It is still possible to do this derivative however. All that we need to do is convert the
radical to fractional exponents (as we should anyway) and then multiply this through the
parenthesis.

## Now we can differentiate the function.

(b)
As with the first part we cant just differentiate the numerator and the denominator and the
put it back together as a fraction. Again, if youre not sure you believe this hold on until
the next section and well take a more detailed look at this.
We can simplify this rational expression however as follows.

## This is a function that we can differentiate.

So, as we saw in this example there are a few products and quotients that we can
differentiate. If we can first do some simplification the functions will sometimes
simplify into a form that can be differentiated using the properties and formulas in
this section.
Before moving on to the next section lets work a couple of examples to remind us
once again of some of the interpretations of the derivative.

Example 3 Is
increasing, decreasing or not changing at
?
Solution
We know that the rate of change of a function is given by the functions derivative so all we
need to do is it rewrite the function (to deal with the second term) and then take the
derivative.

Note that we rewrote the last term in the derivative back as a fraction. This is not
something weve done to this point and is only being done here to help with the evaluation
in the next step. Its often easier to do the evaluation with positive exponents.
So, upon evaluating the derivative we get

So, at
at

.

## Example 4 Find the equation of the tangent line to

at

Solution
We know that the equation of a tangent line is given by,

So, we will need the derivative of the function (dont forget to get rid of the radical).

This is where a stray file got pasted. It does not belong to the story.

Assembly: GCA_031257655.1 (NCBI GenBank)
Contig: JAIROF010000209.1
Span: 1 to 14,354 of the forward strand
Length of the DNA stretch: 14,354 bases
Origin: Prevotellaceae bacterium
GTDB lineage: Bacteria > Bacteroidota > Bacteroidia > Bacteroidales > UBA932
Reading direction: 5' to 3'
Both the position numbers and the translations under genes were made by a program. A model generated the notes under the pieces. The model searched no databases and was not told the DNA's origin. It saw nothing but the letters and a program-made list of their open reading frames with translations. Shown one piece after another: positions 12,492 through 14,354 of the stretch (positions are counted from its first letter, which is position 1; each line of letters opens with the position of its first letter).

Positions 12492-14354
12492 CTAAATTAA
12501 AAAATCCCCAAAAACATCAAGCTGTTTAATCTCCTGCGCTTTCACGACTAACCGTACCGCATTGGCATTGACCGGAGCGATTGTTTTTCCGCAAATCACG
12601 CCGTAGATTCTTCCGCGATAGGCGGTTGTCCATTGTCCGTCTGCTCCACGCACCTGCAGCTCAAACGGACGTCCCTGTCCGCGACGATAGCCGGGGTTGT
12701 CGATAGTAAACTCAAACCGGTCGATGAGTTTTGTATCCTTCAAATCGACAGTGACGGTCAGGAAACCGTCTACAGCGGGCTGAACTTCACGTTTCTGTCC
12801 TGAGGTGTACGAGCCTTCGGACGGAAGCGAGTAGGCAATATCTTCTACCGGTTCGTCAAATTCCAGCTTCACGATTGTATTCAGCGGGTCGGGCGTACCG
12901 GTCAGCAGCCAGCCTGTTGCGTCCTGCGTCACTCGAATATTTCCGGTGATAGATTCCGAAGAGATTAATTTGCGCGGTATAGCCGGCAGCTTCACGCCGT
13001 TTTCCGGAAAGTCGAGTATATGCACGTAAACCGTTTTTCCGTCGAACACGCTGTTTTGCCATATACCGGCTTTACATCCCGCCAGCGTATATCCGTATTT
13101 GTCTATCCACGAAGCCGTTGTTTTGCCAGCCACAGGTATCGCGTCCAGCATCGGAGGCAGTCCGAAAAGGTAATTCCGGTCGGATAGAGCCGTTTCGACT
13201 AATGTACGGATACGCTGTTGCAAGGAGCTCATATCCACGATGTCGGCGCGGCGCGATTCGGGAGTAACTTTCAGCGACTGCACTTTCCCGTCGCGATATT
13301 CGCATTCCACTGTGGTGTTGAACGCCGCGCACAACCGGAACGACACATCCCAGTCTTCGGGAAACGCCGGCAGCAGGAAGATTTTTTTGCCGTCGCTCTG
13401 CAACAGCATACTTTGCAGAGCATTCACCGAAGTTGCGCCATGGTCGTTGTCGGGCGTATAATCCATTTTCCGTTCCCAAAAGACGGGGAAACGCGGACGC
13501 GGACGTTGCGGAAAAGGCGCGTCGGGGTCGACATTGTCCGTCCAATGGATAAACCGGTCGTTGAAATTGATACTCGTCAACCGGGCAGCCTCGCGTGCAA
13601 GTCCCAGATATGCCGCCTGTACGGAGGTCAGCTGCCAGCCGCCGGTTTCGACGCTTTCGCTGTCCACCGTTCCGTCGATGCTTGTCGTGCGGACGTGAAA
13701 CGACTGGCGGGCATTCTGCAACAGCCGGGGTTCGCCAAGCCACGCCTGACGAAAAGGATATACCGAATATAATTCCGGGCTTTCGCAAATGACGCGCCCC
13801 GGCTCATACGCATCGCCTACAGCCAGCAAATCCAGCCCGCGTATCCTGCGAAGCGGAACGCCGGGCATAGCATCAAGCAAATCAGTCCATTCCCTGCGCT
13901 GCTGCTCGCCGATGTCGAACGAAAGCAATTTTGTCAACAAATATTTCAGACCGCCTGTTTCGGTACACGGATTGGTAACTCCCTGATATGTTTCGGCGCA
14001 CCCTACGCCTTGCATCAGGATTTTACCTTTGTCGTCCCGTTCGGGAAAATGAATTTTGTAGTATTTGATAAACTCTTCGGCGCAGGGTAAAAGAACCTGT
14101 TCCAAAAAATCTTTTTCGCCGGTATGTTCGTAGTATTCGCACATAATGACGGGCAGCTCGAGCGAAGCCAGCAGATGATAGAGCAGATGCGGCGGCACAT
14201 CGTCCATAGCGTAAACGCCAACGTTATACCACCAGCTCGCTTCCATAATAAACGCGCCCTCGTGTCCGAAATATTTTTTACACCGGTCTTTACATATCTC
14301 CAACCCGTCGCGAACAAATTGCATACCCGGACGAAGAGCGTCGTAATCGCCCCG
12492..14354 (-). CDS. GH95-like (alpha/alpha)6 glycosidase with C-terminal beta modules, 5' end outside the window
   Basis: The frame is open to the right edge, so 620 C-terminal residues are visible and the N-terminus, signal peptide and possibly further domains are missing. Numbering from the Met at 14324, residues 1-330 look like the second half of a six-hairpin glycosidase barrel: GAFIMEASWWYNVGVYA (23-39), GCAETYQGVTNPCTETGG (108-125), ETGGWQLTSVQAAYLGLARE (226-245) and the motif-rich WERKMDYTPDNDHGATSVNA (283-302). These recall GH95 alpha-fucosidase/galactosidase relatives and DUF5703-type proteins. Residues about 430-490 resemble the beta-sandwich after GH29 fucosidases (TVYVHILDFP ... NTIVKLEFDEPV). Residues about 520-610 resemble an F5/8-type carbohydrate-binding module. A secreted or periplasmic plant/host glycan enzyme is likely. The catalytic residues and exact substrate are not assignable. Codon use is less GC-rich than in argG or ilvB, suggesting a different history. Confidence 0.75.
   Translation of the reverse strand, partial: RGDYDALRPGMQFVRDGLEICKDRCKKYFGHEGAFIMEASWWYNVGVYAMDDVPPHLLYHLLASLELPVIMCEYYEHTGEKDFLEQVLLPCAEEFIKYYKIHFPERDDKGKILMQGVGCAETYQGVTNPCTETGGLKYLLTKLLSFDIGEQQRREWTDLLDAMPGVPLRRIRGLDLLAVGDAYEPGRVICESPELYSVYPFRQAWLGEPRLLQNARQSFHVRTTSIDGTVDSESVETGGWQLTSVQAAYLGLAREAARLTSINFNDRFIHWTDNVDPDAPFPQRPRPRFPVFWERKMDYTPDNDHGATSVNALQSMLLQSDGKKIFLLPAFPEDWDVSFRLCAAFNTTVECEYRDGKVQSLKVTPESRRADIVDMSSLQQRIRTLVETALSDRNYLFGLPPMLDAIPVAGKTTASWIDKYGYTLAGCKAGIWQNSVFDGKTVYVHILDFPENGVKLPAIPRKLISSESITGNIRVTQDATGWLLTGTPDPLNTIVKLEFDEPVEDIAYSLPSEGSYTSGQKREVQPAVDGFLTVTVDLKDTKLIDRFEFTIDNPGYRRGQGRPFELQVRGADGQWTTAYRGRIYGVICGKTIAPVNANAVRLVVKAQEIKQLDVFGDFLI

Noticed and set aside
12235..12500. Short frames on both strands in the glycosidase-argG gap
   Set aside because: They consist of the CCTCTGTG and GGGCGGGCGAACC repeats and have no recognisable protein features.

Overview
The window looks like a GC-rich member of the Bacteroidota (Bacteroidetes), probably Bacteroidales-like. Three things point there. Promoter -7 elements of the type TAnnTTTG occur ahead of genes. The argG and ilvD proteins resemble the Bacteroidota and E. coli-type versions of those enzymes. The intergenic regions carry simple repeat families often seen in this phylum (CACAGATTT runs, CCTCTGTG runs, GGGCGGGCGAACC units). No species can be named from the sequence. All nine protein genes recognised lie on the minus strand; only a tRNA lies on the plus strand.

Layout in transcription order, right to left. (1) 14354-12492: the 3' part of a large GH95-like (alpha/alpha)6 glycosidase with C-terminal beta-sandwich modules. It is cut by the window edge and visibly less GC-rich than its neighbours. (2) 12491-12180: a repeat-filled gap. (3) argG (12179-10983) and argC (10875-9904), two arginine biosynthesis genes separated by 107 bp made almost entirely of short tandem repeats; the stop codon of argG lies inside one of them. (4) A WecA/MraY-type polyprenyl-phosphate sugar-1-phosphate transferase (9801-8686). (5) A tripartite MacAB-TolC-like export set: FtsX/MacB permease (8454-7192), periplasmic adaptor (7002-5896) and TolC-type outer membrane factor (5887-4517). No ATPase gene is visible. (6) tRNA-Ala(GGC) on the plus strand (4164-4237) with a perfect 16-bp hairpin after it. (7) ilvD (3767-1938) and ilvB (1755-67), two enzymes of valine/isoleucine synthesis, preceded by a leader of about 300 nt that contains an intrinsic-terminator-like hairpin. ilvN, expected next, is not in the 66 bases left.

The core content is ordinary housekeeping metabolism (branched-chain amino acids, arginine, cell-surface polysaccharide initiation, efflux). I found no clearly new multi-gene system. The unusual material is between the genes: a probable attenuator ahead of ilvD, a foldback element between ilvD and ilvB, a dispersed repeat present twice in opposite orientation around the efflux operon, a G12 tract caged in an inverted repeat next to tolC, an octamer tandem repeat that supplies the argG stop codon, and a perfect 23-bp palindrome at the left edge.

Again, notice that we eliminated the negative exponent in the derivative solely for the sake
of the evaluation. All we need to do then is evaluate the function and the derivative at the
point in question,
.

## The tangent line is then,

Example 5 The position of an object at any time t (in hours) is given by,

Determine when the object is moving to the right and when the object is moving to the left.
Solution
The only way that well know for sure which direction the object is moving is to have the
velocity in hand. Recall that if the velocity is positive the object is moving off to the right
and if the velocity is negative then the object is moving to the left.
So, we need the derivative since the derivative is the velocity of the object. The derivative
is,

## The reason for factoring the derivative will be apparent shortly.

Now, we need to determine where the derivative is positive and where the derivative is
negative. There are several ways to do this. The method that I tend to prefer is the
following.
Since polynomials are continuous we know from the Intermediate Value Theorem that if
the polynomial ever changes sign then it must have first gone through zero. So, if we knew
where the derivative was zero we would know the only points where the
derivative might change sign.
We can see from the factored form of the derivative that the derivative will be zero
at
and
. Lets graph these points on a number line.

Now, we can see that these two points divide the number line into three distinct regions. In
each of these regions weknow that the derivative will be the same sign. Recall the
derivative can only change sign at the two points that are used to divide the number line up
into the regions.
Therefore, all that we need to do is to check the derivative at a test point in each region and
the derivative in that region will have the same sign as the test point. Here is the number
line with the test points and results shown.

Here are the intervals in which the derivative is positive and negative.

We included negative ts here because we could even though they may not make much
sense for this problem. Once we know this we also can answer the question. The object is
moving to the right and left in the following intervals.

Make sure that you can do the kind of work that we just did in this example. You
will be asked numerous times over the course of the next two chapters to determine
where functions are positive and/or negative. If you need some review or want to
practice these kinds of problems you should check out the Solving
Inequalities section of my Algebra/Trig Review.